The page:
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AUTHOR INTERVIEW: Alastair Lee, Lake District Mountain Landscape

Friday, 21 April 2017

Valerie Le Clerc stands on the open aspect of Place Fell with the far eastern fells of Ill Bell, High Street, Thornthwaite Beacon and Red Screes beyond. Photo: Alastair Lee

This month we caught up with the multi-award-winning photographer and filmmaker Alastair Lee ahead of the reprint of his acclaimed photography book, Lake District Mountain Landscape, which captures the much-travelled Lakeland terrain from a different angle. 

1. When you went travelling at the age of twenty, was the purpose to photograph your journey or was this when you discovered your passion for photography?

The purpose was to broaden my horizons and see the world, find myself and all those clichés. I bought a cheap instamatic camera before I went, as it seemed I'd be going some places where I might like to take pictures. Seems funny now looking back how alien photography and taking pictures was; I mean, it was widely accessible but it was kind of something tourists did or it was something you did at Christmas, not like now where you take a photo of everything and anything that's vaguely interesting. I was away for eighteen months and after a few months I'd shot a few rolls of film, got them developed and people would comment on the pictures. 

Also, when you travel you are often in amazing places but alone, and the camera kind of becomes a companion so I think the introvert in me took to taking pictures as it kept my mind busy and added a bit more purpose to some places. One of the last places I visited was Thailand. I bought some slide film for the instamatic camera and decided I would do a slide show to a few local mountaineering clubs about the climbing in Thailand when I got home. That was the first step into my life as a photographer I think, the first real conscious decision that this was something I'd really have a crack at.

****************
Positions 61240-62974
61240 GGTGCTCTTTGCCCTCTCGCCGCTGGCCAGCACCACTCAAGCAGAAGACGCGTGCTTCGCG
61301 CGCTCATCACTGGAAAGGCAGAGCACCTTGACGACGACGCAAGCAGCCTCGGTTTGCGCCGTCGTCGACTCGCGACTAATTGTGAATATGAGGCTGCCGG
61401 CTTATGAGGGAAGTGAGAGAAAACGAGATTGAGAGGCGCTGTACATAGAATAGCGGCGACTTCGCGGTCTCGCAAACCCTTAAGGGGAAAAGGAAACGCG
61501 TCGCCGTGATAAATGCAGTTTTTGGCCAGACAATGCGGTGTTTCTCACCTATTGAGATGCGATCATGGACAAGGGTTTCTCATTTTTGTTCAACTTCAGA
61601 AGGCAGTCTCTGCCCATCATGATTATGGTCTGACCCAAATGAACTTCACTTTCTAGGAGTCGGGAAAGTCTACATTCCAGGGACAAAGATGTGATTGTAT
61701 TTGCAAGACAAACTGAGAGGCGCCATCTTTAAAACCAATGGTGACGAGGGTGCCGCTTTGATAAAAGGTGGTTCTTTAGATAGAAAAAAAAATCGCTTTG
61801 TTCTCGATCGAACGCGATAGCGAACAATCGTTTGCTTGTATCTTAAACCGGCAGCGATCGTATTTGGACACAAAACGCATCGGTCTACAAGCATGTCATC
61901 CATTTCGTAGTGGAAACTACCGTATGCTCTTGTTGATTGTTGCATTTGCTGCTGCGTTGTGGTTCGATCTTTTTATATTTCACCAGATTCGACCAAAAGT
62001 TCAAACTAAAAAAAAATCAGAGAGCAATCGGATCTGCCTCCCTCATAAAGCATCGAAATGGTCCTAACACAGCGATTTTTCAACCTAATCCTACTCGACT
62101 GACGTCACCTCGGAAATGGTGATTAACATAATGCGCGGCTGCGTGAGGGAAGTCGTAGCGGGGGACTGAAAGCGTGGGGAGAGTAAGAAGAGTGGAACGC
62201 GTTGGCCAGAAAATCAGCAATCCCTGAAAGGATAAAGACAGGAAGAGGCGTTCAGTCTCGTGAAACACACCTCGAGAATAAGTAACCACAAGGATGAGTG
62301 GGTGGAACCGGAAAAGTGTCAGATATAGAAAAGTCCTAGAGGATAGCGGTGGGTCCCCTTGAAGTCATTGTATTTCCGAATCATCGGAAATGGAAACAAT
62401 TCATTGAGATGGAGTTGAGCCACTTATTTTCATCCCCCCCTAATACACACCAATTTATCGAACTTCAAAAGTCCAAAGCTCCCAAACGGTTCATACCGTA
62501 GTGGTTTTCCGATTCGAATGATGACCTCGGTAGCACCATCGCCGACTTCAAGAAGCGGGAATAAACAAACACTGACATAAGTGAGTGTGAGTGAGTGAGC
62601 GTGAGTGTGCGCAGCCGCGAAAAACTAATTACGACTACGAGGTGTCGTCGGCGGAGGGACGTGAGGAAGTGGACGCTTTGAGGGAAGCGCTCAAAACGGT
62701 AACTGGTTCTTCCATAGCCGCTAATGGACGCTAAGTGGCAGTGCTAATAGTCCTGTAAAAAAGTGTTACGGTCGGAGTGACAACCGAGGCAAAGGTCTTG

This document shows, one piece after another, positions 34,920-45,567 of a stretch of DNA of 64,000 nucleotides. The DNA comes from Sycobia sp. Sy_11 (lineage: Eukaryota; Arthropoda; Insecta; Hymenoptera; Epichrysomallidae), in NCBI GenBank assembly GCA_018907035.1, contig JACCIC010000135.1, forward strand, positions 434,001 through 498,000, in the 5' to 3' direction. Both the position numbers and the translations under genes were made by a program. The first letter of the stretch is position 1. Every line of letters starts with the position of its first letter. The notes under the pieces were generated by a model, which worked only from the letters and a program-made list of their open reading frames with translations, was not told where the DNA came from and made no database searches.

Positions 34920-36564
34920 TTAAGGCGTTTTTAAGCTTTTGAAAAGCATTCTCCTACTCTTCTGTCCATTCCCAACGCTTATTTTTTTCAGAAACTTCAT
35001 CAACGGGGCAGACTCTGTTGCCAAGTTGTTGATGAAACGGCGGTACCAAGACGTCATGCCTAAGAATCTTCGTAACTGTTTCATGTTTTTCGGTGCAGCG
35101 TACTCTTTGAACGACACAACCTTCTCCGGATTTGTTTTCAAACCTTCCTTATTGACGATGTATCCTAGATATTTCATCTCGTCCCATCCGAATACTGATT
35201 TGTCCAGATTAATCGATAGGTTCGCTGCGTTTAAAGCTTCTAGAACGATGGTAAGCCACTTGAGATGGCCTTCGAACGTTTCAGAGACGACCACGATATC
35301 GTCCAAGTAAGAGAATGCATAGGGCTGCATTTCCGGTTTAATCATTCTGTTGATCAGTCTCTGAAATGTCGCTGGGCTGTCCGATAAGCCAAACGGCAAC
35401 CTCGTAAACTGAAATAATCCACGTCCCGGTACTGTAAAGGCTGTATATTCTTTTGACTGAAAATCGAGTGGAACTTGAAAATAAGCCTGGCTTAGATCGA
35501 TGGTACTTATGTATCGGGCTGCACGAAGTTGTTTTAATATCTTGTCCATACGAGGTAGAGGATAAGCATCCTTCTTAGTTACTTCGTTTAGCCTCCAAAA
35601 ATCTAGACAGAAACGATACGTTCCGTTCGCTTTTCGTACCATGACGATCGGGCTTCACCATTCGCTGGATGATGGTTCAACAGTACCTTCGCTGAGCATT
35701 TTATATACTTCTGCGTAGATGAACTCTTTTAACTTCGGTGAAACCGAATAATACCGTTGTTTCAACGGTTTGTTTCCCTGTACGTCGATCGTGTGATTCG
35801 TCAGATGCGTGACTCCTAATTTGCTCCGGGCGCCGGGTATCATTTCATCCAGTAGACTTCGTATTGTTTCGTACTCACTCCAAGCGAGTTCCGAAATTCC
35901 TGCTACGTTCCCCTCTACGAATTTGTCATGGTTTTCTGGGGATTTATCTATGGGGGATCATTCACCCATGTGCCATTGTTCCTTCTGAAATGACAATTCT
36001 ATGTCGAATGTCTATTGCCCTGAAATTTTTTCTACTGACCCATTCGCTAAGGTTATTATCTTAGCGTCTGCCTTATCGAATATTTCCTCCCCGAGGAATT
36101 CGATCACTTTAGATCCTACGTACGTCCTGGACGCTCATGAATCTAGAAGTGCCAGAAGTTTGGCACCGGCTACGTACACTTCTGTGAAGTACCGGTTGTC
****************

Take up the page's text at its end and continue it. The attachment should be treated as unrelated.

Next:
2. The Lake District is such a familiar landscape, one which has long inspired professional photographers. When you began working on Lake District Mountain Landscape, did you set out to capture the area from a different perspective? 

Exactly. I always found the vast majority of imagery in the Lakes was really dull and twee, often of lakes from the lakeside. I'd tried to find a good book of really inspiring and dramatic pictures of the high mountains but couldn't find one. For years I was always uninspired by the Lakes always finding it too busy and touristy. In 2006 I decided to try and make a proper rock climbing film and something about the Lakes seemed obvious as there didn't seem to be much compared to the Peak and North Wales. This lead me to meet Dave Birkett and he introduced me to the high crags and rock of the Lakes. As I was making this film I took a lot of photos too and by the end of that year I had a good foundation to start the book, not only a few good shots but also the knowledge I'd lacked prior to a summer hanging out with Birkett in the fells.

3. Had you always intended to photograph the mountains when you started the book or did you explore the Lakes for other, less-travelled terrain? 

In short yes I wanted to produce a book about the Lakes that really showed off its dramatic mountains and how alpine and incredible they can be – get as far away from all the clichéd imagery that was on offer as I could. 

4. What challenges and benefits come with photographing the mountains?

Living over an hour's drive away was the major challenge, trying to second guess the conditions, setting off at 3 a.m., blasting up a mountain only for it to be clouded in … most of the time I got it right though, you really get into it and build momentum. I had a few wasted journeys but over all it was uncanny how I'd get the timing just right; you kind of develop a sixth sense for this stuff, it takes a bit of time but once you get going there's no stopping you. I had a few pretty wild adventures too, some really big days out always with the heavy bag: getting lost, climbing in the night to photograph the moon … it was all brilliant though.
 
5. When you are photographing a landscape, do you often try to communicate a mood or reveal something about the area?

I suppose like any landscape photographer I'm always looking for unusual conditions. Light is everything but not necessarily as you perceive, keep your eyes as well as your mind wide open. 

6. What is your camera of choice?

I used three different cameras for the book, all film. The Fuiji GX617 is still the best thing for landscape photography; it's just magic.
 
7. What one piece of advice would you give to someone wanting to go into professional photography? 

Find what you love, find what you are good at and the rest will follow.

 

For more about Alastair's book, click here: Lake District Mountain Landscape.

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